OBJECTIVE

Regulation of obesity development is an important issue to prevent metabolic syndromes. Gene-disrupted mice of phospholipase Cδ1 (PLCδ1), a key enzyme of phosphoinositide turnover, seemed to show leanness. Here we examined whether and how PLCδ1 is involved in obesity.

RESEARCH DESIGN AND METHODS

Weight gain, insulin sensitivity, and metabolic rate in PLCδ1−/− mice were compared with PLCδ1+/− littermate mice on a high-fat diet. Thermogenic and adipogenetic potentials of PLCδ1−/− immortalized brown adipocytes and adipogenesis of PLCδ1-knockdown (KD) 3T3L1 cells, or PLCδ1−/− white adipose tissue (WAT) stromal-vascular fraction (SVF) cells, were also investigated.

RESULTS

PLCδ1−/− mice showed marked decreases in weight gain and mass of epididymal WAT and preserved insulin sensitivity compared with PLCδ1+/− mice on a high-fat diet. In addition, PLCδ1−/− mice have a higher metabolic rate such as higher oxygen consumption and heat production. When control immortalized brown adipocytes were treated with thermogenic inducers, expression of PLCδ1 was decreased and thermogenic gene uncoupling protein 1 (UCP1) was upregulated to a greater extent in PLCδ1−/− immortalized brown adipocytes. In contrast, ectopic expression of PLCδ1 in PLCδ1−/− brown adipocytes induced a decrease in UCP expression, indicating that PLCδ1 negatively regulates thermogenesis. Importantly, accumulation of lipid droplets was severely decreased when PLCδ1-KD 3T3L1 cells, or PLCδ1−/− WAT SVF cells, were differentiated, whereas differentiation of PLCδ1−/− brown preadipocytes was promoted.

CONCLUSIONS

PLCδ1 has essential roles in thermogenesis and adipogenesis and thereby contributes to the development of obesity.

Obesity is a growing concern in present society because it leads to many metabolic syndromes that are defined by visceral obesity complicated by type 2 diabetes, hypertension, and increased cardiovascular risk. White adipose tissue (WAT) functions as a lipid storage, insulin sensor, and endocrine organ that produce adipokines (14). An increase in the number and size of adipocytes is a hallmark of obesity. The former seems to be caused by proliferation and differentiation of preadipocytes. On the other hand, the diet-induced increase in cell size is characterized by adipocyte hypertrophy, which may be primarily caused by excessive lipid overload and a decrease in metabolic rate.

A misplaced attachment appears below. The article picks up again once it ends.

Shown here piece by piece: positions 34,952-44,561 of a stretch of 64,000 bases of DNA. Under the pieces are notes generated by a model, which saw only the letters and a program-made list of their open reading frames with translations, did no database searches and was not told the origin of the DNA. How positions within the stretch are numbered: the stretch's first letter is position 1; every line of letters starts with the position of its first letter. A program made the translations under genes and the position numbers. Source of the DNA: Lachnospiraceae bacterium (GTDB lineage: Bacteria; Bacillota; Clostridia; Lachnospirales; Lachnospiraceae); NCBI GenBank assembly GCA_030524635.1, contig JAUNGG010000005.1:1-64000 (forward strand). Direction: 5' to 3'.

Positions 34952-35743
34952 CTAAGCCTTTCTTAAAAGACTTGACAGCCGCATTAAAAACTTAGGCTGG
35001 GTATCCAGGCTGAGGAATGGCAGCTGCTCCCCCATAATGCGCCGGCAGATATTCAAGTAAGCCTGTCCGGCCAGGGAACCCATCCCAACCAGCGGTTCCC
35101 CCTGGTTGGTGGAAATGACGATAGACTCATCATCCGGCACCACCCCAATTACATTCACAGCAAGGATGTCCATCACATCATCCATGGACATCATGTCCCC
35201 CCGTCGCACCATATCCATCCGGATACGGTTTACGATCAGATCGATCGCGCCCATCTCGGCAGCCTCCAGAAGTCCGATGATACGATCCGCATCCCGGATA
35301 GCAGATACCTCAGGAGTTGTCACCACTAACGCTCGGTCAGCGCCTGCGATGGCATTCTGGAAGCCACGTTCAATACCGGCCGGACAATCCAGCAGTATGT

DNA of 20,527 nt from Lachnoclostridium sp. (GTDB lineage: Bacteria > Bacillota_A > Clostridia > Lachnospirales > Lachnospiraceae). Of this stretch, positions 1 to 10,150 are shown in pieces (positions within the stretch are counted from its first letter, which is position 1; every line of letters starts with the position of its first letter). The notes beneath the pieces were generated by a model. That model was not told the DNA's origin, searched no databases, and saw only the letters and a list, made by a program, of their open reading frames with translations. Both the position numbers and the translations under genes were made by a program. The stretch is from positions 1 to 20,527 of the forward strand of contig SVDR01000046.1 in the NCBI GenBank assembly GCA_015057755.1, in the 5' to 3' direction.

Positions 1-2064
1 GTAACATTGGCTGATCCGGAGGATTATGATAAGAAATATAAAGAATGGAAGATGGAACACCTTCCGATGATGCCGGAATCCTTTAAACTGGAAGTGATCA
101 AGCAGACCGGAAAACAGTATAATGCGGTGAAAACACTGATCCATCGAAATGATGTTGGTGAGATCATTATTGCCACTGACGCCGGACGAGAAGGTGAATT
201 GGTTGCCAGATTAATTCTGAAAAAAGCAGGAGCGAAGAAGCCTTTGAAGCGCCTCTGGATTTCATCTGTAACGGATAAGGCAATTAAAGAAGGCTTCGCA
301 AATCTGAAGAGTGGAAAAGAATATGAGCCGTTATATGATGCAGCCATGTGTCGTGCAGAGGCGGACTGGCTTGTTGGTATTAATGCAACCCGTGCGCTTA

Brown adipose tissue (BAT) is implicated in thermogenesis and metabolic enhancement (5). Recent reports indicated that BAT and skeletal muscle originate from a common precursor cell (69). Like skeletal muscle, BAT plays a role in thermogenesis by promoting the expression of a thermogenic gene, uncoupling protein 1 (UCP1). Upregulation of UCP1 by genetic manipulations or pharmacological agents has been shown to reduce obesity and improve insulin sensitivity (5). Other recent studies demonstrating that a considerable amount of metabolically active BAT exists in many adult humans have invoked an important and novel role of BAT as an anti-obesity agent (10,11). Therefore, understanding the development or functions of WAT and BAT is indispensable for preventing obesity.

Phosphoinositide metabolism plays crucial roles in diverse cellular functions, including cell growth, cell migration, endocytosis, and cell differentiation (12,13). Phospholipase C (PLC), a key enzyme in this system, catalyzes the hydrolysis of phosphatidylinositol 4,5-bisphosphate, leading to the generation of two second messengers, namely, diacylglycerol and inositol 1,4,5-triphosphate. Diacylglycerol stimulates protein kinase C (PKC) activation and inositol 1,4,5-triphosphate releases Ca2+ from the intracellular stores. Thirteen mammalian PLC isozymes have been identified and grouped into six classes, β, γ, δ, ε, ζ, and η, on the basis of their structure and regulatory mechanisms (14,15). Among these classes, the δ-type PLC is evolutionarily conserved and therefore expected to have important and basic physiological functions. We have generated δ-type PLC knockout (−/−) mice and previously reported that PLCδ1 has an essential role in skin homeostasis (1618).

Here, we report that PLCδ1−/− mice were protected from diet-induced obesity and show a higher metabolic rate. Expression of thermogenic gene UCP1 was more enhanced in PLCδ1−/−-immortalized brown adipocytes when cells were treated with thermogenic inducers, suggesting PLCδ1 has a role in thermogenesis. Furthermore, knockdown (KD) of PLCδ1 in 3T3L1 preadipocytes, or PLCδ1−/− WAT stromal-vascular fraction (SVF), reduced the accumulation of lipid droplets during adipocyte differentiation in vitro, indicating that PLCδ1 is involved in adipogenesis.

Mice.

PLCδ1−/− mice were generated previously and genotyped with tail by PCR using a mixture of the following three primers: forward (5′-CAAGGAGGTGAAGGACTTCCTG-3′), reverse (5′- CTGGGTCAGCATCCTGTAGAAG-3′), and neomycin (5′- CCTGTGCTCTAGTAGCTTTACG-3′) (16). Mice had ad libitum access to water and either regular diet (RD) (CLEA Rodent diet CE-2; 12.6% of calories from fat; CLEA Japan, Tokyo, Japan) or high-fat diet (HFD) (CLEA Rodent diet Quick Fat; 30.6% of calories from fat; CLEA Japan). For diet-induced obesity, the mice were fed with HFD from the age of 6 weeks to 27 weeks. We performed experiments with male mice.